Palos Verdes Peninsula High School, California (age 14-18)
Harvard University (undergraduate degree)
University of Washington, Seattle (Masters and PhD)
We don’t really have qualifications in the United States (I don’t think).
Undergraduate degree in Applied Mathematics (maths, fluid mechanics, environmental science), Masters in Applied Maths and in Oceanography, and PhD in Oceanography (more maths, statistics, spectral analysis, and coding for data analysis).
Tutoring, babysitting, rock-crushing (for a geology professor), staffing the entrance hall in my dorm/halls of residence at Uni, and various research internships. After I got my PhD I’ve been in Southampton–either at the National Oceanography Centre or University of Southampton.
My job title is “Principal Research Scientist” but I usually just say I’m an oceanographer and/or climate scientist.
National Oceanography Centre
I’m the oceanographer who talked about eddies in the second lecture.
I live in Southampton with my husband, two kids and two cats. We play Pokemon Go in our local neighbourhood,
I study the oceans to understand how Earth's climate is changing.
I’m a physical oceanographer, which means that I study how the water in the oceans moves – including waves, currents and eddies. I make and use measurements of the ocean to try to understand how the circulation is changing and what this will mean for our climate and weather.
Making measurements can meaning spending many weeks at sea, or sending marine robots out to make measurements for me. I then use computer programming to analyse the measurements and figure out what the ocean is doing.
My Typical Day:
When I’m at sea, I usually get up before sunrise since we start work ‘over the side’ when the sky is light enough to see. This might mean putting sensors into the ocean to measure its temperature or how salty it is, or launching a marine robot to make the measurements for us.
I have two types of typical days–one while doing fieldwork, and one office based back in the UK.
A typical day doing fieldwork will mean getting up for my shift on the ship, checking in with how instrument preparations are going, and sending sensors over the side to make measurements. I might also spend time downloading data from instruments, processing it on a computer, and checking it to verify the data quality.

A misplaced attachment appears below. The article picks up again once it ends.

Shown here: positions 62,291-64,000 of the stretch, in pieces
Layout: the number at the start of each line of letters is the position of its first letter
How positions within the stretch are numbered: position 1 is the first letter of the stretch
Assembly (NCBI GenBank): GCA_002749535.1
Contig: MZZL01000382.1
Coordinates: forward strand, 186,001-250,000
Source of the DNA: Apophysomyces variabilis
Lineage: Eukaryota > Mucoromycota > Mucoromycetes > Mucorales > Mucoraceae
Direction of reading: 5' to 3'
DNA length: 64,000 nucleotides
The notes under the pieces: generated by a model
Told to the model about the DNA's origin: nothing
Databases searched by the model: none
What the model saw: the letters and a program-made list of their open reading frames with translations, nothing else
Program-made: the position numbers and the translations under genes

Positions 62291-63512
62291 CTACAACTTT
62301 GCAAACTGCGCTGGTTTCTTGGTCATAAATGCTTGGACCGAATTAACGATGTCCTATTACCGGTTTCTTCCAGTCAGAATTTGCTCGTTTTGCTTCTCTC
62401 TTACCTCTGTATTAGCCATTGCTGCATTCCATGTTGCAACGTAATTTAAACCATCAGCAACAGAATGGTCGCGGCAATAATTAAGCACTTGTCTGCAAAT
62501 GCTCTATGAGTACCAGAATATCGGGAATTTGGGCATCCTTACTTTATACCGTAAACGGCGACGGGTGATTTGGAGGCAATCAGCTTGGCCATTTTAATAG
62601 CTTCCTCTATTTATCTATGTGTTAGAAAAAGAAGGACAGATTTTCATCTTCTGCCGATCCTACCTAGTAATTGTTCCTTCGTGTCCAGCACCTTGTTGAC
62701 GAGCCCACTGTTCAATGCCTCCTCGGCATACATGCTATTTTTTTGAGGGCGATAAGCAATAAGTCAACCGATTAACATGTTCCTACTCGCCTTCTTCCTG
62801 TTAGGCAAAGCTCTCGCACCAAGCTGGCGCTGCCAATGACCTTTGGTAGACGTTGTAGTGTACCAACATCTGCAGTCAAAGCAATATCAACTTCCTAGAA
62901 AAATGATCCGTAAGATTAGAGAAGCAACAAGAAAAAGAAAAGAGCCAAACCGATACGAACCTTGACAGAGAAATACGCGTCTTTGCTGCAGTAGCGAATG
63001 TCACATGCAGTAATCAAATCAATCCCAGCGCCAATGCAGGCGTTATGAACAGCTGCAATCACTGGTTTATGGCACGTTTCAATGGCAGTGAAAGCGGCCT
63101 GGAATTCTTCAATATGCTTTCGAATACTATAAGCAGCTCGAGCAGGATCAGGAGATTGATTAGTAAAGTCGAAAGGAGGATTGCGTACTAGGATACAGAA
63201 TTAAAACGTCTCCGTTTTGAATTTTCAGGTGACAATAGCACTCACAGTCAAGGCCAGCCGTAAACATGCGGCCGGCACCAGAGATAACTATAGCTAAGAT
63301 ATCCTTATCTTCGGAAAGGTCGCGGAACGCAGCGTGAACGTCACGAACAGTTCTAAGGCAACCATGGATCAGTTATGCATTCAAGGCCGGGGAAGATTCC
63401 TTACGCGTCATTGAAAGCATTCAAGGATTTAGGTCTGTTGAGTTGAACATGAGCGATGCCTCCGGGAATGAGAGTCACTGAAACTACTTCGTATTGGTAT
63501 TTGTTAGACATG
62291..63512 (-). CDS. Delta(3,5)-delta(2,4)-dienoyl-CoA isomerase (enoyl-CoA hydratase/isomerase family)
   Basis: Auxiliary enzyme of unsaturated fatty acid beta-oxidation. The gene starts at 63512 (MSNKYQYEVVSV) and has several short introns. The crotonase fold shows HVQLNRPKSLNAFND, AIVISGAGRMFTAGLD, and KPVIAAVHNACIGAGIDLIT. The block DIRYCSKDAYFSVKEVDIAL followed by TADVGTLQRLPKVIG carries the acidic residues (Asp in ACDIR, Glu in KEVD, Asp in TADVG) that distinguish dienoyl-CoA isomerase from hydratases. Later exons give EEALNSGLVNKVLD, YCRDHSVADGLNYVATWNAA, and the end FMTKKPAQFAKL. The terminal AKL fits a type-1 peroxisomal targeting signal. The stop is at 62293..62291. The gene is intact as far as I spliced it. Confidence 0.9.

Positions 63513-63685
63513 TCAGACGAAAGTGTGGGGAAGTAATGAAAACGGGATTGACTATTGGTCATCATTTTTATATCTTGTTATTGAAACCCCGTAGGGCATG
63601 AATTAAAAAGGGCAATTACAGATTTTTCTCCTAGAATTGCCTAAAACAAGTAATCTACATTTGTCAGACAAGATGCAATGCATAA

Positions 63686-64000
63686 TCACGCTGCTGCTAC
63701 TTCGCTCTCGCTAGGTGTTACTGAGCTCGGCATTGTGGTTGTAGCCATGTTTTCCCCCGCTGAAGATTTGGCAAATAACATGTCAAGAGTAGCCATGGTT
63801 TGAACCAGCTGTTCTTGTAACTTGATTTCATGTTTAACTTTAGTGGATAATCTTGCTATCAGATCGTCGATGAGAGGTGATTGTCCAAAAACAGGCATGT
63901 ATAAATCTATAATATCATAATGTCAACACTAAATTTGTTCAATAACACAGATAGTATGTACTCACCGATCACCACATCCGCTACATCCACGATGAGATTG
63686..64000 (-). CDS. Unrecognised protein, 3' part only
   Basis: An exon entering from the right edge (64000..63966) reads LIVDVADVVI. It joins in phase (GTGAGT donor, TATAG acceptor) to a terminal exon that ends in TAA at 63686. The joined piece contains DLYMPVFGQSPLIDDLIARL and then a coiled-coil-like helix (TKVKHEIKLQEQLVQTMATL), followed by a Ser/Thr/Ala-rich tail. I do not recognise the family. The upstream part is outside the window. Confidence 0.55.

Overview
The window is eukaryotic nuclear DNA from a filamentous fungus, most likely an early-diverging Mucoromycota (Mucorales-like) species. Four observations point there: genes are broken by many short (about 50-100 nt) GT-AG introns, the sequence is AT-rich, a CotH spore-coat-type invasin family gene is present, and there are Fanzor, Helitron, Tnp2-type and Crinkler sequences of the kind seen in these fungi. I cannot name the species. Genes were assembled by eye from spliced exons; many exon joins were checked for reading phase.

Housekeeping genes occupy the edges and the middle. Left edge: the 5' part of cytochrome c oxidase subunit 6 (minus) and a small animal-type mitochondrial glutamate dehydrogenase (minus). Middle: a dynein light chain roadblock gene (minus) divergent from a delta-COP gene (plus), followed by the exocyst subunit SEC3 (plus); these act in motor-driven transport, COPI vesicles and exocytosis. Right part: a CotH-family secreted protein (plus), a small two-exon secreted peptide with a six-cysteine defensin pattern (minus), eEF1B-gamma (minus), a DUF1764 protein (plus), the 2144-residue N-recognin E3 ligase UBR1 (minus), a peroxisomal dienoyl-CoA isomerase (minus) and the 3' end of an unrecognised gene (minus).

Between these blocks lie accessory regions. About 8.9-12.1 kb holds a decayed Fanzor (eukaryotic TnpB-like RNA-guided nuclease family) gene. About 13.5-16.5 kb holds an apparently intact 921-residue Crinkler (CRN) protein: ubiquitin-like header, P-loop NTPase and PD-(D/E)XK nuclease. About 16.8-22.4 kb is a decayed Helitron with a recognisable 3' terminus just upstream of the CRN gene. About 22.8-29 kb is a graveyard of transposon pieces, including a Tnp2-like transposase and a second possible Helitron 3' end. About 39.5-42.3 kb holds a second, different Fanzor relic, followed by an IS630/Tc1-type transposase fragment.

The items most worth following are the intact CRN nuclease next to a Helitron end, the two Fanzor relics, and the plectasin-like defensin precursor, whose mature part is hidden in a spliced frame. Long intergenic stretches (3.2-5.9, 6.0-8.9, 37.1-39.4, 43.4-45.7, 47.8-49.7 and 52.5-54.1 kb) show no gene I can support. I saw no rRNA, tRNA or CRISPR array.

A typical day on land is more like an office job. I’ll go in to work (when not in lockdown) and have meetings to discuss progress on various projects, or to come up with new questions and ideas to investigate with future projects.
What I do to help Planet Earth:
At home we recycle and compost, and drive a hybrid car.
The CHRISTMAS LECTURE related to my work:
Episode 2 of 3
Dr Helen Czerski explains why the ocean is so vital to life on earth and what we need to know to be good citizens of our ocean planet.
Lecture 2 – Water World, at 17:52 https://www.bbc.co.uk/iplayer/episode/m000qpkf/royal-institution-christmas-lectures-2020-planet-earth-a-users-guide-2-water-world
My favourite CHRISTMAS LECTURE memory is:
Seeing all the amazing demos!
What or who inspired you to follow your career?
I stumbled upon oceanography when looking for a way to combine my love of the outdoors and exploring with maths and problem solving skills
What was your favourite subject at school?
Maths and environmental science
What did you want to be after you left school?
If you weren't doing this job, what would you choose instead?
Tricky one - I love the variety in my job, the opportunities to contribute to new discoveries, meet and chat to people, and go exploring.
Who is your favourite singer or band?
At the moment? Maybe Imagine Dragons